It is this practical aspect of Tulsi's viewpoint that has appealed to mankind and has made the great saint's name immortal. Rarely has an apostle of the Lord sought as steadfastly to enunciate moral conduct as the more significant complement of religion. Moral qualities are admittedly inseparable adjuncts of dharma and religious doctrines contain basic features of moral values. In this respect Tulsi sought to say nothing which had not been discoursed upon more learnedly and philosophically in Vedas, Upanishads and all the rich heritage of Hindu religious thought. But never have moral laws been enunciated with such forthright simpli- city and yet so intimately based on dharma as in the musical verses of Tulsi's Dohavali. The poet saint sets forth the essence of his own experiences of peace which he had derived from devotion in his Lord and the infinite Mercy Rama had bestowed upon him. He expounds his concepts of moral values and sings of devotion, knowledge, renunciation, love and gentility, not only as precepts of Divinity, but as a practical way of life in Kaliyuga. The great poet's discourses on ethics and moralities are as exhaustive as they are brilliant. He composed his verses boldly and fearlessly, sparing neither errant sovereigns nor tyranny in administration or religion. In his simple and beautiful verses he has brought virtue and divine precept within comprehension of the common man.
The Relation Between Morality and Religion In Tulsi's concept, laws of morality and ethics are as eternal as dharma itself. Through millions of years of human existence in which modes of living have undergone spectacular changes, moral and ethical laws have remained fundamentally the same as they were first enunciated by the Lord and were discoursed upon by His apostles.
Dharma and morality are inextricably interlinked. Religion cannot exist without morality as enjoined by religion. Both are of Divine order: religion channelising mental faculties towards realisation of Glory of the Creator and morality spelling out codes of conduct for applying precepts religion to Creation. Morality and ethics are thus earthly aspects of Divine Intent. The science of morality stipulates codes of conduct for peaceful coexistence in all creation. It embraces individual as well as collective relationships between equals, superiors and subordinates; communities, kings and peoples, and humanity as a whole. Thus, laws of ethics may be grouped as:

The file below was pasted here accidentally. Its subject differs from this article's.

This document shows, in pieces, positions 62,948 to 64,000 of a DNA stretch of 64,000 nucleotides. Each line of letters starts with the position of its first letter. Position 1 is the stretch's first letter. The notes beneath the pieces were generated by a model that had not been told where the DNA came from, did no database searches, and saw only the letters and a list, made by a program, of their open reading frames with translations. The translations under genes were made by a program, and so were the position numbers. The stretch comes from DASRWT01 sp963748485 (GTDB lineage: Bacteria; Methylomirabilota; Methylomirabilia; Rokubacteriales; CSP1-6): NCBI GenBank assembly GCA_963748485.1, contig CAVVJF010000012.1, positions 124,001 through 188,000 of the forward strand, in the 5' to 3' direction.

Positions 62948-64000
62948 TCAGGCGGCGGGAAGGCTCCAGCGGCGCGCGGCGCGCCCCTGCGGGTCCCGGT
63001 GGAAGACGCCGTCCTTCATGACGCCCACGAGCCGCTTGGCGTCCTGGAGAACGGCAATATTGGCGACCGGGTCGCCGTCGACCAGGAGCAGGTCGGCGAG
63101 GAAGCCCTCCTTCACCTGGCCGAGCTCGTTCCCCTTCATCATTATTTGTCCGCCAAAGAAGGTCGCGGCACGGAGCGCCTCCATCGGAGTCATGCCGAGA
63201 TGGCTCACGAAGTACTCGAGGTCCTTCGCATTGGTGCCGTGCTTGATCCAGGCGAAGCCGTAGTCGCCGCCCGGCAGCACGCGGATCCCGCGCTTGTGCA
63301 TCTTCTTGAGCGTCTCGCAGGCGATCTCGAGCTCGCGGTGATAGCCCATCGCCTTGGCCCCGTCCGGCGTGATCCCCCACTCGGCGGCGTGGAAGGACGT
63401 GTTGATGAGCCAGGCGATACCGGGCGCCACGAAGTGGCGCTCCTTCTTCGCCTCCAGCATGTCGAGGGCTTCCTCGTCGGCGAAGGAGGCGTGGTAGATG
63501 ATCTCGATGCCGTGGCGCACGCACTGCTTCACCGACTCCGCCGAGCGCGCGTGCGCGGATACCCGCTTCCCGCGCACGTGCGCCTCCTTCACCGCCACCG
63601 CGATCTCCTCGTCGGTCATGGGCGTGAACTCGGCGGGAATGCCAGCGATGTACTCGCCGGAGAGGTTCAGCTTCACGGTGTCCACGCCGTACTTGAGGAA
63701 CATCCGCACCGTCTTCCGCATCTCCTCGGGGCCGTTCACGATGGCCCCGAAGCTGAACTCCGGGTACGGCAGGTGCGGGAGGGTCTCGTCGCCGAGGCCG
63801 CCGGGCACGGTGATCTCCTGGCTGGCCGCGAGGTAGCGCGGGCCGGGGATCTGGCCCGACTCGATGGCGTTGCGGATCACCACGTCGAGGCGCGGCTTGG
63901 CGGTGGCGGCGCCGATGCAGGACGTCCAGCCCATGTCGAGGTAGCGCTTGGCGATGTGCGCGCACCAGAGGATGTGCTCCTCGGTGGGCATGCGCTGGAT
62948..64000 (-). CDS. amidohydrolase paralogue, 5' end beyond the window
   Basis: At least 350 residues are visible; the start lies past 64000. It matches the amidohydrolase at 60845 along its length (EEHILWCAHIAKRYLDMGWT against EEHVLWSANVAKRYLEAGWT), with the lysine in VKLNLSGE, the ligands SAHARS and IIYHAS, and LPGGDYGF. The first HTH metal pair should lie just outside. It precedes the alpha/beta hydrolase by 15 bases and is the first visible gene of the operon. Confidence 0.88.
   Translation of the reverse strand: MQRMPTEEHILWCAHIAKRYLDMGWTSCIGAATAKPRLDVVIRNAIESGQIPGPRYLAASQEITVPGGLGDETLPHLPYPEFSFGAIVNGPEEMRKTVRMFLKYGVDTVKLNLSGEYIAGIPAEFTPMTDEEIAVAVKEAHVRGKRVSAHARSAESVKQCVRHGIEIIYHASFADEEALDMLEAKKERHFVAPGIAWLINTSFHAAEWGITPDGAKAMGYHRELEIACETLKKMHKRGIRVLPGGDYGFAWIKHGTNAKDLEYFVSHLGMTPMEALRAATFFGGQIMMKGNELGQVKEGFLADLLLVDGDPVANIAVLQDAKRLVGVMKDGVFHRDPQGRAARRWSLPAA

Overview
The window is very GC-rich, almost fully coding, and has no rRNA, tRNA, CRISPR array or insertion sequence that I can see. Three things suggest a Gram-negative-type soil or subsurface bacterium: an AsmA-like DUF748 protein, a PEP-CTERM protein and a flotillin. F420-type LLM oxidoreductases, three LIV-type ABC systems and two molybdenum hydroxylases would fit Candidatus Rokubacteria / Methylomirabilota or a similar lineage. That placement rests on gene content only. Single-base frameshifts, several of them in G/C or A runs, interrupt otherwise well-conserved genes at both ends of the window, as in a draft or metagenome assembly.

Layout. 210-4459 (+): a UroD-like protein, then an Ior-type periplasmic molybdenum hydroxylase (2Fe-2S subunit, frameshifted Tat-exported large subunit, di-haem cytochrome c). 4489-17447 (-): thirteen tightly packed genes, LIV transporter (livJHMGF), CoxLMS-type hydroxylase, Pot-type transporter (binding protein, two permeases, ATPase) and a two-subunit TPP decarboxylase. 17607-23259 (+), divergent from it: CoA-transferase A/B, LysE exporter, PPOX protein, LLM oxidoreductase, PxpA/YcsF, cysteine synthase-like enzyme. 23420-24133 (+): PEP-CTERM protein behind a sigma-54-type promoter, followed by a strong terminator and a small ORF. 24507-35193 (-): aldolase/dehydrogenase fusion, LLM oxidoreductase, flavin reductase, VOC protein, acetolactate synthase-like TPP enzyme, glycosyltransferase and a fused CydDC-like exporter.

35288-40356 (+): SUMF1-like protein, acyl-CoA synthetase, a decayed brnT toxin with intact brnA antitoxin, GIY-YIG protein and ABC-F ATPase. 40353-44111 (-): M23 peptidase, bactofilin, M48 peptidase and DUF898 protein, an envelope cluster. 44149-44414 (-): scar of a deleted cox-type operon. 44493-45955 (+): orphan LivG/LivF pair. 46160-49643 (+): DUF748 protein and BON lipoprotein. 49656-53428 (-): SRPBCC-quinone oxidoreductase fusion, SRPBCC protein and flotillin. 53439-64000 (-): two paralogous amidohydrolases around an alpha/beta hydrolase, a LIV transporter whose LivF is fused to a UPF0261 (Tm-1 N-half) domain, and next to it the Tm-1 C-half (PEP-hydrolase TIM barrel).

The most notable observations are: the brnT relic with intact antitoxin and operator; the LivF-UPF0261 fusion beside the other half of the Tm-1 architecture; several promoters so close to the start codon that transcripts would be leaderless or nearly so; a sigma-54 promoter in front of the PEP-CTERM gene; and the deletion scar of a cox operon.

(a) Social moralities: meaning whereby moral laws concerning char- acter of an individual in relation to society;
(b) Individual moralities: which comprise character of an individual in regard to the course of his own life; and
(c) Collective moralities: which include objective duties and contri- butions to society by individuals to assist general human activity.
The science of ethics is complicated by varying values assigned to concepts of virtuous living and complexity of human natures to which laws of morality are applicable. A wise and celebrated aphorism sums up moral laws in a single verse: 'Vyasa has said but two things in the whole of the eighteen Puranas. Doing good to another is right; causing injury to another is wrong'. Yet there are millions of ways in which right or wrong may be done. More importantly, in the incomprehensible course of life on earth, there are many occasions on which Wrong appears tantalisingly camouflaged as Right. Conversely, Right accompanied with unbearable suffering, bewilders human understanding and appears to be Wrong. It is therefore necessary to know the Laws of Morality in regard to their definition of Right and Wrong to enable human beings to abide by codes of righteousness.
Broadly, there are three principal means by which mankind has sought an understanding of Right and Wrong. Firstly, by way of intuition, which depends upon discernment by the conscience; secondly, according to the principle of Utilitarianism, implying that what brings the greatest good to the greatest number is Right and that which brings suffering or pain to the greatest number is Wrong; and thirdly, as a corollary of dharma.
The first, that is Conscience, is of commonest application resulting from the logical hypothesis: 'The conscience instinctively condemns vice and approves of virtue'. Its limitation however is the extent of experience of the conscience in subtleties of vice and demands of selflessness for perpetuation of virtue. Obviously also, conscientious judgment is individ- ual in nature and is not of universal authority.
The second, that is, the Utilitarian approach enjoining the greatest good of the greatest number, pertains to collective relationships and to communities. In its basic principle it falls short of perfection in its objective because the minority also being a part of the whole, 'the greatest number' does not signify all humanity.